WASHINGTON - The Senate is set to vote on a revised version of the government's plan to rescue the financial system. The vote comes as the credit crisis is tightening its squeeze on the economy.
Tonight's Senate vote sets the stage for a possible breakthrough in a political process that, at times this week, has broken down.
What are the alternatives to the bailout plan? Watch Alabama Congressman Robert Aderholt, who voted against the first bill, following this report.
"This is not the time to fix the blame. This is the time to fix the problem," Minority Leader Mitch McConnell said.
Majority Leader Harry Reid said, "We need to move forward on doing what's right for our country."
Senators hope their revamped version of a government plan to shore up the nation's financial systems will draw the support of lawmakers in the House and help to avert a major economic crisis.
One change to the bill includes tax relief for Americans affected by the alternative minimum tax.
There will also be a possible modification of 'marked-to-market' accounting rules so for current assets, even if they're held for years, to more accurately reflect current market values.
And finally the bill includes a temporary raising of the federal deposit insurance limit from $100-thousand to $250-thousand - an idea that could bring relief to the banking system and stimulate lending.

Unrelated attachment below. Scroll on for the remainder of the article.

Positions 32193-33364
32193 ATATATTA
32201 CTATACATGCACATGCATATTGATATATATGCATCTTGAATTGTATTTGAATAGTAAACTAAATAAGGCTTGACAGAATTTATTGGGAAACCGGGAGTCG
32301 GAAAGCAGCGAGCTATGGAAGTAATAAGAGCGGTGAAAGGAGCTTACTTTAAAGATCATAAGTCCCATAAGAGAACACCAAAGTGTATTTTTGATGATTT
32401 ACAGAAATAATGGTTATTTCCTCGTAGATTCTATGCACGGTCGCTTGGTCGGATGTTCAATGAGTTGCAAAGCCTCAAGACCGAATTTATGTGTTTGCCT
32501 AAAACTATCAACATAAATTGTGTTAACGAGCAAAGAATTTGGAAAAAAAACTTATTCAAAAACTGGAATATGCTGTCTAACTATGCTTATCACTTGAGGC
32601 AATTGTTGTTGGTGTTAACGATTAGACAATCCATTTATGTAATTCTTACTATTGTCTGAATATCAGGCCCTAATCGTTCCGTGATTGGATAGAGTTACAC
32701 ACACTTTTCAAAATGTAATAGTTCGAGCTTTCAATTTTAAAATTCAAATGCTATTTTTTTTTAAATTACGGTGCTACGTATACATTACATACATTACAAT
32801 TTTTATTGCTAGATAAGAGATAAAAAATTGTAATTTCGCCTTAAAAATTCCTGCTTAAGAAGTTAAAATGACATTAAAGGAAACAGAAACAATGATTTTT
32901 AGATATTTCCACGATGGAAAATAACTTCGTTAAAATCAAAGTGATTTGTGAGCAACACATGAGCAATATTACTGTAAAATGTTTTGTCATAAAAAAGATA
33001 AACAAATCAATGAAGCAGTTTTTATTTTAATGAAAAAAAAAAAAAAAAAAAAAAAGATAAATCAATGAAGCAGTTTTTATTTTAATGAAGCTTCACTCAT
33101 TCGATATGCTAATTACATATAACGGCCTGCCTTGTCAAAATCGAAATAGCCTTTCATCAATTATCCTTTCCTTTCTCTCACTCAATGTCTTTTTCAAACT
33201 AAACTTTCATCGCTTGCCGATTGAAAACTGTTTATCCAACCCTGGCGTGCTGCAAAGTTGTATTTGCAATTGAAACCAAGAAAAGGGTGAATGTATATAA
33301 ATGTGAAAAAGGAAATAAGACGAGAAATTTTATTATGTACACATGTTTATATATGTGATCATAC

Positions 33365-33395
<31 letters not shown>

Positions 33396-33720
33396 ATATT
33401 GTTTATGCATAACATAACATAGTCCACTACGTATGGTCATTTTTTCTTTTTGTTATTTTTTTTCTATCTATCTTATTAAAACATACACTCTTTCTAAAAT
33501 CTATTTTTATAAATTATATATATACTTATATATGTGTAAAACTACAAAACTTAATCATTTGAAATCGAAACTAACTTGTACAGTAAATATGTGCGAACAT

This time around, lawmakers are trying to do a better job of selling their plan. They're explaining that's it not a bailout but rather a rescue plan for the overall American financial system - from Wall Street to Main Street.
And they're warning what could be at stake if it does not pass.
"The market will drop and there will be no coming back up. This time your 401K, your pension plan, your retirement account will be hurt in a way that will take years to recover," Sen. Bob Bennett said.
Markets Rebound on Bailout Hopes
Despite the measure's defeat earlier this week in the House, the prospect of the plan becoming law has investors hopeful.
Bargain hunters have sent stocks on a rebound, but at the same time confidence in credit lending is running dangerously low.
And that has serious implications on businesses - both large and small - for the common consumer in the market looking to buy.
Economist Brad Setser with the Council on Foreign Relations said, "If we have to go from a world where we're used to borrowing to one where we can't borrow, that's going to be a significant drag on economic activity. People are going to feel the pain. It just takes a little while."
While they continue to negotiate a workable deal, top officials from The White House to Congress say if financial concerns like "frozen credit" appear to be bad now, they will only get worse for ordinary Americans in the future if they don't pass some kind of rescue plan.